Conclusions:Higher serum TG levels appear to be significantly associated with DCI while other lipid parameters did not show any significant association. This may be due to their association with remnant cholesterol or free fatty acid-induced lipid peroxidation.
Keywords: Cholesterol, delayed cerebral ischemia, lipid, remnant cholesterol, subarachnoid hemorrhage, triglyceride
Subarachnoid hemorrhage (SAH) remains a serious disease with high morbidity and mortality, despite improvements in diagnostic modalities, better Intensive Care Unit (ICU) facilities, microsurgical, and endovascular advancements.[
Serum lipid abnormalities have been noted as important risk factors in a variety of vascular disorders such as coronary artery disease, ischemic stroke, and peripheral arterial disease.[
The present study was to evaluate the spectrum of lipid profile changes in SAH compared to matched controls, and their relation with the occurrence of DCI.
All adult patients with spontaneous SAH reporting within 48 h of ictus to the neurosurgical emergency of the Post Graduate Institute of Medical Education and Research, Chandigarh, India were included in the study. Patients with known history of hyperlipidemia, renal or liver dysfunction were excluded.
The serum samples for lipid measurements were taken at the time of admission. TG, TC, and HDL-C were analyzed by enzymatic colorimetric assay using Hitachi 704 Analyzer (Roche Diagnostics, Indianapolis, USA). LDL-C was calculated from measured values of TG, TC, and HDL-C in mg/dL according to the Friedewald equation: “LDL-C = TC − HDL-C − TG/5”. Non-HDL-C was calculated by subtracting HDL-C from TC.[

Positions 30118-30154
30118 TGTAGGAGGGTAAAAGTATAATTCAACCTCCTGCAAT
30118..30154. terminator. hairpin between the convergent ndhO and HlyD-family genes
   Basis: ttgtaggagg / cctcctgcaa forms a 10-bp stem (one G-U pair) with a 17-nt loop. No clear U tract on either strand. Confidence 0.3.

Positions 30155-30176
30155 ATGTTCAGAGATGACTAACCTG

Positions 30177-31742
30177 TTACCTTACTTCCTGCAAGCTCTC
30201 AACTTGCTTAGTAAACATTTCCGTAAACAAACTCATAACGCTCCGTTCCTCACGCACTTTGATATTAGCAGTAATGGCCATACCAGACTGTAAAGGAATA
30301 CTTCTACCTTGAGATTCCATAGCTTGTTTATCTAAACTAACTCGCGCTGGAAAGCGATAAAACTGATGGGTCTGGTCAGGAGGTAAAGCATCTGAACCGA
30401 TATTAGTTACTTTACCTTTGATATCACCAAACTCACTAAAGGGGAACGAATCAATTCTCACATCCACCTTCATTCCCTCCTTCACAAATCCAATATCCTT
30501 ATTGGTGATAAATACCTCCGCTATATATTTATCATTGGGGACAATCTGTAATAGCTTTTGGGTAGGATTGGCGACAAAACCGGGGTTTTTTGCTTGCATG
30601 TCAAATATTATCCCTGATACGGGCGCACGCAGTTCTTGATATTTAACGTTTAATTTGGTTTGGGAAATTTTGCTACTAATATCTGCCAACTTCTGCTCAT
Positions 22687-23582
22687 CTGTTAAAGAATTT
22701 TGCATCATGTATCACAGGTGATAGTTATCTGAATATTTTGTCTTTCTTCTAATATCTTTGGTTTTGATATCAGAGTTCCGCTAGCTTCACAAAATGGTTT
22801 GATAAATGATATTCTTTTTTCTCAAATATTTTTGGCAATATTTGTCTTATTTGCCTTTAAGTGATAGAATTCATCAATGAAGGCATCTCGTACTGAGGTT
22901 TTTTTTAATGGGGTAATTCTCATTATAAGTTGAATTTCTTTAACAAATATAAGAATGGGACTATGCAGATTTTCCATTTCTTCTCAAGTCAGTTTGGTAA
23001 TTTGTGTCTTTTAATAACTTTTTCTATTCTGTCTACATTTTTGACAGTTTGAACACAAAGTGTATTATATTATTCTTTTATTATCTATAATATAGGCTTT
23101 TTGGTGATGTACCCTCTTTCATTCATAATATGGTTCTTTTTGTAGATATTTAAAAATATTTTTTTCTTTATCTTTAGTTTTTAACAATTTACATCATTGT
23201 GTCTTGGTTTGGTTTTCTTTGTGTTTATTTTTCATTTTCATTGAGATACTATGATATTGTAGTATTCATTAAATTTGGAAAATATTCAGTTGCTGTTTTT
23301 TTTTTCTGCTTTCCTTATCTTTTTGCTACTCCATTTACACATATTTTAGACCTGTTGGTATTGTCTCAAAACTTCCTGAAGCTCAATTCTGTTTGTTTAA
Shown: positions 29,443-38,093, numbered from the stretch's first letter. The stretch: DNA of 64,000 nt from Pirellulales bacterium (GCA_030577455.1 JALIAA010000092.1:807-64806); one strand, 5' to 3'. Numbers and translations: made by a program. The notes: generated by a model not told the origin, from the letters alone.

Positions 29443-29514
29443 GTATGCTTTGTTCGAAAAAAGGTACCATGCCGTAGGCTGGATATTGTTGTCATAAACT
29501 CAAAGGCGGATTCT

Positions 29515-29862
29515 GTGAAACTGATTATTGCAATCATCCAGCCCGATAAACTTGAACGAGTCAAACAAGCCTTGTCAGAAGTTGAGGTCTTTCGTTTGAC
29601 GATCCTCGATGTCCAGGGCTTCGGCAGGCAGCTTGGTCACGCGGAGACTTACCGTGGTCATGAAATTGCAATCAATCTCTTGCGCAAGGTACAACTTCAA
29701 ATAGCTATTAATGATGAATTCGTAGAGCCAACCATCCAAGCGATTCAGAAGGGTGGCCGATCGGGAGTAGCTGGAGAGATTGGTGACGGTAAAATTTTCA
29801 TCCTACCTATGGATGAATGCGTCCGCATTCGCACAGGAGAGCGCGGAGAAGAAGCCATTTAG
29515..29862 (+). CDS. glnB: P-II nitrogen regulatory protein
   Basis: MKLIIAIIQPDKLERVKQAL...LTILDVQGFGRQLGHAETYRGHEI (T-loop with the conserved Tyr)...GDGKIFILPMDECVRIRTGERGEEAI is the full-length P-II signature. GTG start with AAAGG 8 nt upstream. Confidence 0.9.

SAH patients were assessed since admission using World Federation of Neurosurgical Societies (WFNS) grading.[
DCI or symptomatic vasospasm was implicated if there was occurrence of focal neurological impairment (such as hemiparesis, aphasia, apraxia, hemianopia, or neglect), or a decrease of at least two points on the Glasgow Coma Scale (either on the total score or on one of its individual components [eye, motor on either side, verbal]),[
SPSS 21 software (IBM Corp., New York, USA) was used for the statistical analyses. Univariate analyses of continuous variables across binary categories were compared using the independent samples t-test. The bivariate relationship between two continuous variables was assessed using the Pearson correlation coefficient. Proportions were compared using Chi-square or Fisher's exact test wherever appropriate, and subgroup analyses were done using the Breslow–Day test of homogeneity of odds ratios. Two-sided significance tests were used throughout, and the significance level was kept at P < 0.05. Multivariate analyses were conducted using binary logistic regression with mandatory significance of the model coefficient being <0.05 for validity of outcome prediction after adjusting for known prognostic factors such as age, sex, serious systemic disease, WFNS grade, Fisher grade, and definitive treatment in relation to lipid parameters found significant in univariate analysis.